United Nations: As the General Assembly prepares for intensified talks on Security Council reforms next month, the Jamaican diplomat who brokered a major breakthrough in the stalled process has been replaced as head of the politically complex negotiations.
General Assembly President Mogens Lykketoft announced the appointment of Luxembourg’s Permanent Representative Sylvie Lucas to replace Jamaica’s Permanent Representative Courtenay Rattray in a letter to permanent representatives Friday. His letter endorsed the general direction of the negotiating process and encouraged members to continue with it and “build on the momentum and progress” made in the last General Assembly session.
Lykketoft’s letter made no mention of Rattray, who took over as head of the reform process known as the Intergovernmental Negotiations (IGN) last year and broke decades of stalemate to produce a document with which the negotiations could go forward.
Sources at the UN who follow the reform process said that the Jamaican government had asked Rattray to step down asserting that he was overextending the nation’s limited diplomatic resources.
However, according to sources from the region with knowledge of the inner workings of Jamaican politics, China had pressured Jamaica into pulling him out of the IGN because of his efficiency in moving the reform process forward. China used some infrastructure projects as a lever, according to the sources.
Beijing strongly opposes Security Council reforms that could potentially bring in India and Japan as permanent members.
China, however, may not have gained by displacing Rattray because it does not have much leverage with Luxembourg, which supports the expansion of the Security Council.
Lucas has long experience in the UN system and a knowledge of its working. She has been the permanent representative since 2008 and did a five-year stint as the deputy permanent representative in the 1990s.
She has held one of the rotating presidencies of the Security Council when Luxembourg was an elected member in 2013 and 2014 and served as a president of the UN Economic and Social Council (ECOSOC). A diplomat who has dealt with her at the UN described her a “tough” negotiator and a tireless advocate for issues of women and security.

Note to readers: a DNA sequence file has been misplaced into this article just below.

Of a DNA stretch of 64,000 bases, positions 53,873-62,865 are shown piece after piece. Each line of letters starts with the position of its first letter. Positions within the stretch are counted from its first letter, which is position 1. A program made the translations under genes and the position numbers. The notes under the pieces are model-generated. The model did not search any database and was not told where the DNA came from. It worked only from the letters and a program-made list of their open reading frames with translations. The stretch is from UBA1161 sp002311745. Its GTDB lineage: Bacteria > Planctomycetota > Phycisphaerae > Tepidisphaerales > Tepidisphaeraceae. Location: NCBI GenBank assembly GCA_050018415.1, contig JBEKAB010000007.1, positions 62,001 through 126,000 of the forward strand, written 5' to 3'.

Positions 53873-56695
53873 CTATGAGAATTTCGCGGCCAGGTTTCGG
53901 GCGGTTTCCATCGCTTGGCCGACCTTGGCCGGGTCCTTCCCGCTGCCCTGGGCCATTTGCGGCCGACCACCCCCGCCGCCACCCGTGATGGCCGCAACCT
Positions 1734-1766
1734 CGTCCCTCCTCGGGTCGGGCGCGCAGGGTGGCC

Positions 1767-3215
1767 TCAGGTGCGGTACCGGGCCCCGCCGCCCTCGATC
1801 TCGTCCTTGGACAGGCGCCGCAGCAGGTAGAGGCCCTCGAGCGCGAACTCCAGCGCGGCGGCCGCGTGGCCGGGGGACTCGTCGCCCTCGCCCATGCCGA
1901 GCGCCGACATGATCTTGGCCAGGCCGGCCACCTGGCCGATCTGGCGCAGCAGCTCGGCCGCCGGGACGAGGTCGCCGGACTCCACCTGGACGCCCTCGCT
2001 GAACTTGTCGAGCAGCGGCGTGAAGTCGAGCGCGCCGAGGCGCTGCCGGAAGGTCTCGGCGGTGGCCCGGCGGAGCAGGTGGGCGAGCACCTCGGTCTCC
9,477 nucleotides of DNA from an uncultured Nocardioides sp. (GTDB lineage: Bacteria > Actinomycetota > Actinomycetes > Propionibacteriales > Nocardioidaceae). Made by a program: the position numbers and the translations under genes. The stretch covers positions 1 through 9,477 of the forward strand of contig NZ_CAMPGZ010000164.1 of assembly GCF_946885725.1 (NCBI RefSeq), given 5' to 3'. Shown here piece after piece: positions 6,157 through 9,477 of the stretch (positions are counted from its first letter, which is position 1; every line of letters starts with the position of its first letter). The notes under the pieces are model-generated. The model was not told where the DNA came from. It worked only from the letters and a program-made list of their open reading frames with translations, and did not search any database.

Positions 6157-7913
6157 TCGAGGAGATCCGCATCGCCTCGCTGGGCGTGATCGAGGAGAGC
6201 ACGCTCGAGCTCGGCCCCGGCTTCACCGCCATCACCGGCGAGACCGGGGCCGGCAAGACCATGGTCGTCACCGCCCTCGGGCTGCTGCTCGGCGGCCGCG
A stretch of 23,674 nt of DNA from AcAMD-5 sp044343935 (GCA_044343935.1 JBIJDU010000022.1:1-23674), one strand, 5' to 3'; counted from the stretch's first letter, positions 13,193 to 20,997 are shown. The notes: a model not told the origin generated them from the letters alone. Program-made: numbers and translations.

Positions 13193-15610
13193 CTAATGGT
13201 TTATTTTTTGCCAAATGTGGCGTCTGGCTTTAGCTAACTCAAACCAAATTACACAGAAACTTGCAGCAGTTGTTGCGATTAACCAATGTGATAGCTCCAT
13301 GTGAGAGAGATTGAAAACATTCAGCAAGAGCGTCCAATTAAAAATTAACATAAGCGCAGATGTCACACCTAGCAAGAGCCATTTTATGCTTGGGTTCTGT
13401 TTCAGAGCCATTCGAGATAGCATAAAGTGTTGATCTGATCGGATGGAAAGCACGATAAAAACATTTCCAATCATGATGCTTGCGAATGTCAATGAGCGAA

When the negotiating text for reforms came up before the General Assembly on Sept. 14, China folded when it saw that the overwhelming majority of UN members were for it and allowed its adoption unanimously. This was first major breakthrough in moving the reform process forward
The current round of reform negotiations was mandated by the General Assembly in 2008 but it was caught in a Catch-22 trap as discussions could not take place meaningfully without a text for the framework of discussions leading to a consensus or a decision, while those opposed to reforms blocked it saying there couldn’t be such a document unless there was a consensus first.
The opponents of the negotiating text included a caucus of 13 countries that called themselves Uniting for Change (UfC). Italy led the group, which included Pakistan.
Rattray, who was appointed the chair of the IGN by the president of the last session of the General Assembly Sam Kutesa, polled the members of the UN on their views of Security Council reform. And against stiff opposition from some he produced the negotiating text that was adopted, effectively ending the stalemate and setting the stage for negotiations to resume next month.
Ahead of next month’s renewed IGN talks, Lykketoft has called for a General Assembly plenary debate Friday on equitable representation on the Security Council and increasing its membership.
Lykketoft wrote to member delegations, “I am confident that the forthcoming negotiations will build on the momentum and the progress made during the 69th session.”
He added, “I encourage Member States to continue moving this process forward pursuant to decision” by the General Assembly adopting the negotiating text, and the positions of and proposals made by members that was circulated by Kutesa.
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